Scrapping Lambeth council’s cabinet system; funding 10 properly equipped and fully staffed libraries – and axeing the planned demolition of council estates are among the proposals being put forward by Lambeth Labour’s ‘Momentum and left’ prior to this May’s council elections.
Some of the proposals include ideas already suggested by Lambeth council’s Conservative opposition at last week’s council budget meeting.
The proposals – set to be discussed at a Labour party manifesto meeting before the council elections on Thursday May 3rd – call for:
moving from a ‘leader and cabinet’ council executive to a ‘committee system’, “reducing the concentration of influence in the hands of the council leader”;
no demolition of council/social housing estates except as a last resort – unless demanded by the tenants/residents themselves;
fully restoring Lambeth’s network of ten libraries to the accommodation, stock levels and hours of staffing by trained library workers that they had until 2016.
“Labour has an overwhelming majority on Lambeth council, controlling 59 seats to the opposition’s.
“Yet despite this massive majority, it would seem democracy and criticism are often unwelcome in the Labour group, with dissident voices quickly stifled and removed.
“The ‘cabinet system’ further concentrates power in the hands of the council leader and a handful of full-time councillors and officers.
“We believe that a lively democracy involving all the councillors, the membership of the Labour Party and the borough’s residents and workers is vital to correct mistakes and win popular support for council policies.
“This input should extend to the council’s staff who, along with community, residents and user groups, know what is happening on the ground and know how services actually work.
“We believe this expertise needs to be drawn on through organising monitoring committees – criticism and feedback should be seen as a positive, not dismissed as ‘negative opposition’.
“The concentration of political power also clearly needs to be reversed. To do this there is a readily available solution: reverting from the ‘cabinet’, to the ‘committee system’, thereby dispersing power amongst all the councillors.
“But to exercise effective democratic control there must also be usable information about how the council spends our money and this is currently absent. “Too often, information is either withheld or presented in a form that is, for practical purposes, impenetrable.
“Another symptom of the concentration of power in the council is the employment of highly paid managers and consultants at the expense of frontline staff who are needed to monitor contracts and to maintain services.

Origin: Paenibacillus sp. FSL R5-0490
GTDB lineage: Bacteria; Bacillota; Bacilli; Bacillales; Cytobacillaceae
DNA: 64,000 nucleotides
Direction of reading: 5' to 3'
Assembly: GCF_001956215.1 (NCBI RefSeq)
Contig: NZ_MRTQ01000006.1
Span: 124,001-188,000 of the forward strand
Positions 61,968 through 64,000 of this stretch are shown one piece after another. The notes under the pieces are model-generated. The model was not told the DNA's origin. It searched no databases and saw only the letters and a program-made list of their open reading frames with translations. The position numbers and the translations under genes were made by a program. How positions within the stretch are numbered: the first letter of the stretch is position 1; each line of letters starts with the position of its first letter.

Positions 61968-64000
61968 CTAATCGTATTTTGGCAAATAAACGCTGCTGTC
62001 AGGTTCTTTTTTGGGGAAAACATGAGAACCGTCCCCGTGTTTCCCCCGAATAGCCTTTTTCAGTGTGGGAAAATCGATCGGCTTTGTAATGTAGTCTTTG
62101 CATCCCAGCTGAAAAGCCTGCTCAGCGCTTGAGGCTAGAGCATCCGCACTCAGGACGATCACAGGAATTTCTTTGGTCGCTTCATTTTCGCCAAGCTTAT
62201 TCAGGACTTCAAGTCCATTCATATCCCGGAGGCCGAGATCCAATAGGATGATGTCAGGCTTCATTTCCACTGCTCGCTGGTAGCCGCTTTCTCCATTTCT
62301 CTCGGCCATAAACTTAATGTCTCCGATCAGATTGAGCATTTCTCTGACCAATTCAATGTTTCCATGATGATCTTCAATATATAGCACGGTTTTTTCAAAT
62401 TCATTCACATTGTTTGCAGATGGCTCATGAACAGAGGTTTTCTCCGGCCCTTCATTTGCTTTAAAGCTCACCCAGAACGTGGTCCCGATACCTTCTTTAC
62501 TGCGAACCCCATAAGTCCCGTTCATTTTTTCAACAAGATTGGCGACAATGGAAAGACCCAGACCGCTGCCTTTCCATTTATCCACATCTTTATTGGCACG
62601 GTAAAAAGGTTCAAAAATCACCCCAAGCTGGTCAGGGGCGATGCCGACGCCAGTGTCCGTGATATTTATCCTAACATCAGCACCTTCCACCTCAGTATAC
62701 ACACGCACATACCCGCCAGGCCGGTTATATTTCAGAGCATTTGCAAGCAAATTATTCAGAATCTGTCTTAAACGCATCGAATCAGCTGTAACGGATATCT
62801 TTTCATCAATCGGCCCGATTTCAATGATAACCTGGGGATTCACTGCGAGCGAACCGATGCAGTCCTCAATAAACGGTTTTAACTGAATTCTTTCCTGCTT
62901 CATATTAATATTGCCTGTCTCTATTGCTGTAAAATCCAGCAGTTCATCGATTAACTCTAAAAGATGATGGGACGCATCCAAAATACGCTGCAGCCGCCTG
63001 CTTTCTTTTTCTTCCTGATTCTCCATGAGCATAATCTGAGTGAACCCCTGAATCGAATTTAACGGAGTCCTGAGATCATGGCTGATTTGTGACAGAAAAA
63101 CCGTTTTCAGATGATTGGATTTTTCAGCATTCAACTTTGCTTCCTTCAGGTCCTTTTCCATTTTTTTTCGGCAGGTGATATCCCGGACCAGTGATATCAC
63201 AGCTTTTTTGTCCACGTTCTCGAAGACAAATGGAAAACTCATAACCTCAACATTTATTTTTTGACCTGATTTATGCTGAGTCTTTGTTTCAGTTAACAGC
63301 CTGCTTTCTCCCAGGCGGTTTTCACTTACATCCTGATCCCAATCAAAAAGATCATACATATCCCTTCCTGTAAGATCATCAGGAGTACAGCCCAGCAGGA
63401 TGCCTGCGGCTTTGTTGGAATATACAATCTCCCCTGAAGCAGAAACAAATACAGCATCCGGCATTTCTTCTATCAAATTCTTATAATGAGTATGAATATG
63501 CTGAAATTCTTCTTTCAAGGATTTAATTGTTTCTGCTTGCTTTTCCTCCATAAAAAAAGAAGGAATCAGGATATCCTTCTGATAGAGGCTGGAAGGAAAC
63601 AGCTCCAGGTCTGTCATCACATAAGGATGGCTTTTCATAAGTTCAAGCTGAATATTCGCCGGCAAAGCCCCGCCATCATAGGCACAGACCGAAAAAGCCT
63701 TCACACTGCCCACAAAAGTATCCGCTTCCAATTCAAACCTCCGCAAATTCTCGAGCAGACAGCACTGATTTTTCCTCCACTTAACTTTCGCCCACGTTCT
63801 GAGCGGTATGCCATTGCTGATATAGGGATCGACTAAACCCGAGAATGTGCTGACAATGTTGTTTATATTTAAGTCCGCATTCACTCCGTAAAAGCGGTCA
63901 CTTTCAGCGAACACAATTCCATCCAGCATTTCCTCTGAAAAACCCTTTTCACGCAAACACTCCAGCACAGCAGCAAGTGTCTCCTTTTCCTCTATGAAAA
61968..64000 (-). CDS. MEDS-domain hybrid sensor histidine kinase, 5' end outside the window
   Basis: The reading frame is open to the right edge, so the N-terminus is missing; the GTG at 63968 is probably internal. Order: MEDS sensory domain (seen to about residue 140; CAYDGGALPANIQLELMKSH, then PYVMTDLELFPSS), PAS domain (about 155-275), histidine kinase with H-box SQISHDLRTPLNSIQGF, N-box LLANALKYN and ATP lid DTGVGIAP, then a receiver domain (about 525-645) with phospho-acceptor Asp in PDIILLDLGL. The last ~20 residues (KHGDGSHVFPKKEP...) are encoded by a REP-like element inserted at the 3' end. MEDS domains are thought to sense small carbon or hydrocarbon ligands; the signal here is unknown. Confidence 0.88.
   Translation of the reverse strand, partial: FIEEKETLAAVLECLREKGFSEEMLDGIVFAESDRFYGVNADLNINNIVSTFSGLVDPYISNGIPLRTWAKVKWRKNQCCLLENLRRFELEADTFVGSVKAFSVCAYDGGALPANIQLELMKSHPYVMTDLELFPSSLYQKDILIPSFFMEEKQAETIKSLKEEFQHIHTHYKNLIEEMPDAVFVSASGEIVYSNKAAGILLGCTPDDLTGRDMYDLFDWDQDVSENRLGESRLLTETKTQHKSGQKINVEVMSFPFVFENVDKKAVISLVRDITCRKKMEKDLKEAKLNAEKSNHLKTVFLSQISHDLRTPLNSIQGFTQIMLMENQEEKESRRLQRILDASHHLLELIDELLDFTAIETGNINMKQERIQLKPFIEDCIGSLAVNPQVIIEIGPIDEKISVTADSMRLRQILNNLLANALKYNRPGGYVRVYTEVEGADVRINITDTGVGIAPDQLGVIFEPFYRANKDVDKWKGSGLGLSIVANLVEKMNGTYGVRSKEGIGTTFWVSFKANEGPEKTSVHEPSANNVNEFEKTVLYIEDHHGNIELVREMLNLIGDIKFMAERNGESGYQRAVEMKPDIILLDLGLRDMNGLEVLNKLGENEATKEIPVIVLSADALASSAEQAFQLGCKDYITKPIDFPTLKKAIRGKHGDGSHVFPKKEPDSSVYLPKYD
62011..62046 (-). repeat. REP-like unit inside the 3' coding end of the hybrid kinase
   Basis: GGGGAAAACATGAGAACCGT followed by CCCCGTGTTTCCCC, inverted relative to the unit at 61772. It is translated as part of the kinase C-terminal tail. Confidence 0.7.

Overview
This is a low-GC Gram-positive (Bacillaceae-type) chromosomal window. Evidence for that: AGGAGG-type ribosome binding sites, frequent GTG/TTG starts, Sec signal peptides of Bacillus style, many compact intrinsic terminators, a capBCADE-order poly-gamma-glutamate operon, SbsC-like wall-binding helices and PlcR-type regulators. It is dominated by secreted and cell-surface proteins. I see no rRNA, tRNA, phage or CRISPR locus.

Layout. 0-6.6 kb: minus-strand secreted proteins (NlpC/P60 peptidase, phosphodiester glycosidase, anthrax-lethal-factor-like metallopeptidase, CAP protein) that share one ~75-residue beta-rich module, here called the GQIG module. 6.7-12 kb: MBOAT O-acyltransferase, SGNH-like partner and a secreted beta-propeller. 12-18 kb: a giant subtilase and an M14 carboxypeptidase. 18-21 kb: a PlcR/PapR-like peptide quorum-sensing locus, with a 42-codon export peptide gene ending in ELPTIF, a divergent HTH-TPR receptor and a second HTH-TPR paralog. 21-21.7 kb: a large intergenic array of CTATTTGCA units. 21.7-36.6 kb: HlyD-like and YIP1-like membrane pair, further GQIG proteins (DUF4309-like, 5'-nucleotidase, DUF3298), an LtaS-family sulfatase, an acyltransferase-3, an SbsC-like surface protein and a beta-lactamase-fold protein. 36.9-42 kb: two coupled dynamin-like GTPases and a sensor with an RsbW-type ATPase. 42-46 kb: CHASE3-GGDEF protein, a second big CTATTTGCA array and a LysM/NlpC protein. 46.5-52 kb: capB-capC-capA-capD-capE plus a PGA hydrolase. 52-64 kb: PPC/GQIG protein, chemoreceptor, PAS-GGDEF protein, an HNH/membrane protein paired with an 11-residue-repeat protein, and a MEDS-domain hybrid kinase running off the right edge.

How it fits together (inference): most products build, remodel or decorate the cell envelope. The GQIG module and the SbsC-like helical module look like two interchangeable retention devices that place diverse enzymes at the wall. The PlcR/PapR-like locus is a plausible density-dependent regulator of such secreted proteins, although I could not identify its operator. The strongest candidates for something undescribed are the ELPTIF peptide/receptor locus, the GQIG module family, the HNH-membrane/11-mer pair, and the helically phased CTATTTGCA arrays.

“The People’s Audit found that during 2015/16 there were between 494 and 744 redundancies that fell most heavily on lower paid workers.
“During the same period the number of middle managers on salaries between £50,000 and £150,000 increased by 91. “We think this tendency needs to be reversed, along with the disparity of pay amongst council employees.”
The manifesto also calls for: monitoring committees of representatives put forward by the council workers/unions, community groups and service users to oversee council expenditure, and service delivery;
presenting the council’s finances in a comprehensible form and in sufficient detail to enable councillors and members of the public to form opinions on value for money and choices in the allocation of resources; and
ensuring the council is more accessible to citizens, establishing staffed, local contact points at which the public can make direct contact over the provision of services (for example using the network of local estate offices).
All redevelopment that involves demolition must replace existing rented and sub-market homes on a like-for-like basis.
Demolition of council/social housing estates should always be a last resort, unless demanded by the tenants/residents themselves.
All regeneration plans should offer existing council tenants the same or larger council properties on existing tenancies and at existing rents/service charges back on their home estate.
Regeneration projects should be kept fully under the control of the elected council and not handed on to Special Purpose Vehicles (SPVs).
The tenanted initiatives on the Cressingham Gardens and Central Hill estates, that have so far been ignored by the council, must, therefore, be reconsidered.
Cease to declare households intentionally homeless when in rent arrears, where the root cause is the failure of the welfare benefit, Housing Benefit, or Universal Credit systems to ensure receipt of rent in a timely manner.
Fully restore Lambeth’s network of ten libraries to the accommodation, stock levels and hours of staffing by trained library workers that they had until 2016.
Halt the replacement of libraries, which offer cheap provision for residents of all ages and abilities, with gyms, which will require large ongoing subsidies and serve only those who are physically capable and affluent enough to make use of them.
Ensure that all uses are compatible with the function of a library, and libraries are not turned into multi-purpose venues. Libraries may, amongst many other things, be studios for yoga and other gentle exercise. They are most definitely not band practice rooms or keep fit or dance studios.
Other proposals in the manifesto – which would have to be agreed by Lambeth Labour party (and that’s another story) – include:
Bringing management and maintenance of parks back into the council (e.g.: from Veolia, City Suburban).
Reducing privatisation within public parks and their use by private companies for festivals and events which have damaging effects on wildlife and increase pollution.
Extend free school meal provision from just children in Early Years and Foundation Stage and Key Stage 1 (ages 3-7), to all children in primary school (ages 3-11).